Eggs and Smoking

You're probably saying to yourself, "Eggs and what?" Or maybe you've seen one of the many articles in the media lately which compare those two very things. How did this come about, that we would talk about eating eggs and smoking in the same ragged, emphysemic breath? New studies, of course. In particular, one that was performed in Canada which showed that people who eat eggs regularly (3 or more per week) would exhibit about two thirds as much plaque build-up in their arterial walls as smokers. The New York Daily News advised their readers to "think twice before you bite into a hearty breakfast of eggs benedict slathered in hollandaise sauce — you may as well be lighting up, according to a new study." 

Kathy Freston was quick to review this study, as were others (The Daily MailScience Daily, etc.). Dr. Joel Fuhrman, on the other hand, reviewed the science behind the study in "Comparing Eggs and Cigarettes" and concluded that there was little evidence for the claims that eating three eggs a week was comparable to smoking. For one thing, this was a study based on 1200 individuals, comparing just those two things: high egg consumption and smoking. There was little control for other risk factors and was only an observational study, as some railed.

But then along came the Harvard Nurses Health Study with its 120,000 participants and data collection on hundreds of risk factors dating back to 1976. Dr. Michael Greger made an entire video entitled "Uprooting the Leading Causes of Death" (which I urge you to watch - thanks to loyal reader CS from New Hamburg, Ontario for bringing it to my attention) reviewing the study's "competing risks analysis," and he leads off with this same connection: consuming the amount of cholesterol found in just one egg per day cuts a woman's life short as much as smoking 5 cigarettes a day for 15 years - after controlling for other lifestyle risks and behaviours. This didn't stop with just eggs, but looked at the impact of animal product consumption on all the leading causes of death (which is why you need to watch it).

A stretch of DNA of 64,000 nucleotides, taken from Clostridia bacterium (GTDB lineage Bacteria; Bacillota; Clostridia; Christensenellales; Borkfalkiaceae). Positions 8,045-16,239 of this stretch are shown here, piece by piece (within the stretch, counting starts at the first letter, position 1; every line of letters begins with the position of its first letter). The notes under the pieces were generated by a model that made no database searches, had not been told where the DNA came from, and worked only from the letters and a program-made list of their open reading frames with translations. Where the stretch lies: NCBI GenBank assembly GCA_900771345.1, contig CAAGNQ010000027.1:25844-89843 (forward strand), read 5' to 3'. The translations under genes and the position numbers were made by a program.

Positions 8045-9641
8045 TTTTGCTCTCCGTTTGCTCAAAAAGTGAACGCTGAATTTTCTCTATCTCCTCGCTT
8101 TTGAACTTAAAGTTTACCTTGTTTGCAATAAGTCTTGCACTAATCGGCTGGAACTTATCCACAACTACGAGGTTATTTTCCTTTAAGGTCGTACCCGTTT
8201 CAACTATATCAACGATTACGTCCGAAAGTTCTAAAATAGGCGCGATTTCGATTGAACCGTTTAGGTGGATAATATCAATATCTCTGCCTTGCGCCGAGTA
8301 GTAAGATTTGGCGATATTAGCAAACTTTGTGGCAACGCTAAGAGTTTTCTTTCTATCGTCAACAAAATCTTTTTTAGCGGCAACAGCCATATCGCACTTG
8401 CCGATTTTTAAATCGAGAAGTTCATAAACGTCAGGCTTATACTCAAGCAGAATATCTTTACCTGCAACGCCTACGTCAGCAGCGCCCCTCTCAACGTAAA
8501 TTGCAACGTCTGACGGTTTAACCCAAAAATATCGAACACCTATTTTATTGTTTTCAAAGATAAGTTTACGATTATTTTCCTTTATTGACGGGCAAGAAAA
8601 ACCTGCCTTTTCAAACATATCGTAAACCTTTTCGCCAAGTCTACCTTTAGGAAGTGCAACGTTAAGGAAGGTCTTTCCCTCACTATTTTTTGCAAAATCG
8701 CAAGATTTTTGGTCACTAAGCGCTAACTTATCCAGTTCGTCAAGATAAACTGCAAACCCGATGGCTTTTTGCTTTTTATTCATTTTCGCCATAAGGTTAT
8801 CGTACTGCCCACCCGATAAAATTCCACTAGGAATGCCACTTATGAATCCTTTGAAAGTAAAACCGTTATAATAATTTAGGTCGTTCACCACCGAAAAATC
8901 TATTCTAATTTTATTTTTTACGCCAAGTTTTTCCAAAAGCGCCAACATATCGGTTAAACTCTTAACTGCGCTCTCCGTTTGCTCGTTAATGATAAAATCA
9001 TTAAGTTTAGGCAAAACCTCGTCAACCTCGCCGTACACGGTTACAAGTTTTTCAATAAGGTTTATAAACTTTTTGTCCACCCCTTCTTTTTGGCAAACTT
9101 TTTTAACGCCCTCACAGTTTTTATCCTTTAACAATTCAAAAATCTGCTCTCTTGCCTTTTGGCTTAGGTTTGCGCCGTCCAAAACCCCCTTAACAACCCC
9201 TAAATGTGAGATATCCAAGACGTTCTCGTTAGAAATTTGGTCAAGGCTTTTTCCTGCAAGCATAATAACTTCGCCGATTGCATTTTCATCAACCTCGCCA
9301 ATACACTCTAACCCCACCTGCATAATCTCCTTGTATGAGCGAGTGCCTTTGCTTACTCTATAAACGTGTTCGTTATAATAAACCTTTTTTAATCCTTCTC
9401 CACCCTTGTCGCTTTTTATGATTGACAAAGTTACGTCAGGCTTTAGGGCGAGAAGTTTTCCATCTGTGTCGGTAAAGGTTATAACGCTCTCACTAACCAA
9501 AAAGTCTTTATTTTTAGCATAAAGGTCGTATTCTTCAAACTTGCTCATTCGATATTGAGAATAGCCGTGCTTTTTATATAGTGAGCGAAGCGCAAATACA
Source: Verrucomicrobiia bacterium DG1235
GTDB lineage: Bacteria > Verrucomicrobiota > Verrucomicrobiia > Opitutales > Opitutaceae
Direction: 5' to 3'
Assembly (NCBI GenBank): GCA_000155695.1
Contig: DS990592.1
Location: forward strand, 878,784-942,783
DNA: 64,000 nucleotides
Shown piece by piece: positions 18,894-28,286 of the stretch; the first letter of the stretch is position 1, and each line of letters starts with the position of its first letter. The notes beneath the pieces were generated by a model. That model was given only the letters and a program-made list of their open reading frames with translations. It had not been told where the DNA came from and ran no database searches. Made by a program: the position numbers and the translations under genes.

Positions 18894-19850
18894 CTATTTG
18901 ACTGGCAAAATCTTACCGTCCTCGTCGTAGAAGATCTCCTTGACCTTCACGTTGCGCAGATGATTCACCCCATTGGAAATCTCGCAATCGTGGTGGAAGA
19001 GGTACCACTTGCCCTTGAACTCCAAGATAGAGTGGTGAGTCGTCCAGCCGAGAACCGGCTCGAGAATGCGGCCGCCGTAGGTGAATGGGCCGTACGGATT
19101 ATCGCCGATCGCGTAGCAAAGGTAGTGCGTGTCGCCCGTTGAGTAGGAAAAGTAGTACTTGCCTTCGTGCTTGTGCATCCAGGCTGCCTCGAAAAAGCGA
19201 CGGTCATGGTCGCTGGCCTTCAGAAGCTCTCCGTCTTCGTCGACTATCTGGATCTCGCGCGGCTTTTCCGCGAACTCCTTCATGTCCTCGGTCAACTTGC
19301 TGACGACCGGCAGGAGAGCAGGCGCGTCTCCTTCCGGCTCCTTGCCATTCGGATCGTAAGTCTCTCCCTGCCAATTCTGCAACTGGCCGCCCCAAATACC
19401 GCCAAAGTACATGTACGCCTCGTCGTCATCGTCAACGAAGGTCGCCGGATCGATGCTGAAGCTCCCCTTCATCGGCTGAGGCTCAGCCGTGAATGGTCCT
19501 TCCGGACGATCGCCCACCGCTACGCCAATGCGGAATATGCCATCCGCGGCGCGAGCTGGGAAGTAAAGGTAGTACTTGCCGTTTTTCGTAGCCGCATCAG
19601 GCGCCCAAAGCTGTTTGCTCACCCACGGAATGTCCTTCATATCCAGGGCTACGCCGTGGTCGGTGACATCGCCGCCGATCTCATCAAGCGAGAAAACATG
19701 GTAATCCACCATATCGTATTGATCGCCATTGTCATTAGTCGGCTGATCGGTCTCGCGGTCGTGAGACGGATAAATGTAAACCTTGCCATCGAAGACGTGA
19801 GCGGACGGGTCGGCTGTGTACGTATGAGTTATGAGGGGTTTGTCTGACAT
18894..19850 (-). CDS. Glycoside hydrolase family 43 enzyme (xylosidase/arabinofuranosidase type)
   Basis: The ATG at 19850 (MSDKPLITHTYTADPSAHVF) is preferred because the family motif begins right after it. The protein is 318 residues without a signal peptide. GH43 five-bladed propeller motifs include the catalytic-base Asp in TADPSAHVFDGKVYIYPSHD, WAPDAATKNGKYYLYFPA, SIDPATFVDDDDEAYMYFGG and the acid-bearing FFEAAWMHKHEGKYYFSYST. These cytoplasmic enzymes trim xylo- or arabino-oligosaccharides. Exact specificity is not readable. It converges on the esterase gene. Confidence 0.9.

With this more comprehensive and well-designed, well-respected study in hand, Kathy Freston felt that she could proclaim "Meat is the New Tobacco." Remember how long the tobacco industry tried to pretend there was nothing wrong and that their product was not harmful - have a look at the hilarious propaganda video Freston includes in the above piece. We have ample evidence of the disastrous health consequences of eating animal products, but the huge and lucrative industry which sells them is going to keep on saying they are no risk to our health. Self-interest, anyone? Even Dr. Fuhrman's blog team had no qualms about concluding, "It's time for our country to accept that poor diets are just as bad as smoking."

So we can conclude that eggs, as an animal product, are dangerous to our health, as are meat and dairy products... and smoking. Hence the reason for Meatless Mondays in the first place. I'm sure millions of people have quit smoking on a Monday, because it is the kind of day that inspires positive change. Brand new week, whole new healthy attitude. Today's recipe comes to us care of loyal reader CEY of London, Ontario (AKA my mom - thanks, Mom!). It is a raw food recipe, for a change, and a dessert, for those who have requested more desserts. It is eggless, meat-free and dairy-free. Please don't smoke while you are preparing it and you'll have the recipe for a great day. Happy Monday!


  1. Really? Eggs are now comparable with smoking? Eggs are natural foods and filled with some nutrients and high cholesterol while tobacco is filled with hundreds of chemicals. Plus, it's never nutritious.

  2. Hi, Marie. Thanks for your comment. Yes, it sounds weird - but keep in mind they are comparable only in their health impact, not, for instance, in terms of flavour. :)

    As you mention, they are high in cholesterol, which may be a clue to their damaging effect. They are, after all, a chicken's ovulation - her period, as it were - and I'm not sure how that got classified as a "natural food."


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